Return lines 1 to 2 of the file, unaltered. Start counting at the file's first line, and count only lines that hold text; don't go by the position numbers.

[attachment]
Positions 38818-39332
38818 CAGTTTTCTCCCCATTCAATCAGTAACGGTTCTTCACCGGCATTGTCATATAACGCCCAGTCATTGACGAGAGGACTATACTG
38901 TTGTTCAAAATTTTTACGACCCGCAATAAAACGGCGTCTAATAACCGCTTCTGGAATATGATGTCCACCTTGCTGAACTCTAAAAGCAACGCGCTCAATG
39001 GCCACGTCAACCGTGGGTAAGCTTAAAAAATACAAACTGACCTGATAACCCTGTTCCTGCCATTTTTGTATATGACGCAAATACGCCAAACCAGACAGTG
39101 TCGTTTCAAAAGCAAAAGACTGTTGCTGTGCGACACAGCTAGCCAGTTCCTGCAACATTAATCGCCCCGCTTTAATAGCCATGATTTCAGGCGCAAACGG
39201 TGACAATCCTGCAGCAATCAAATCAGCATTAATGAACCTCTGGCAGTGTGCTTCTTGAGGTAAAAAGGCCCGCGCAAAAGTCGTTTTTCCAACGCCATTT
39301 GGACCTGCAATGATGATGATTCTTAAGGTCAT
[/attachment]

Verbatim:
Positions 38818-39332
38818 CAGTTTTCTCCCCATTCAATCAGTAACGGTTCTTCACCGGCATTGTCATATAACGCCCAGTCATTGACGAGAGGACTATACTG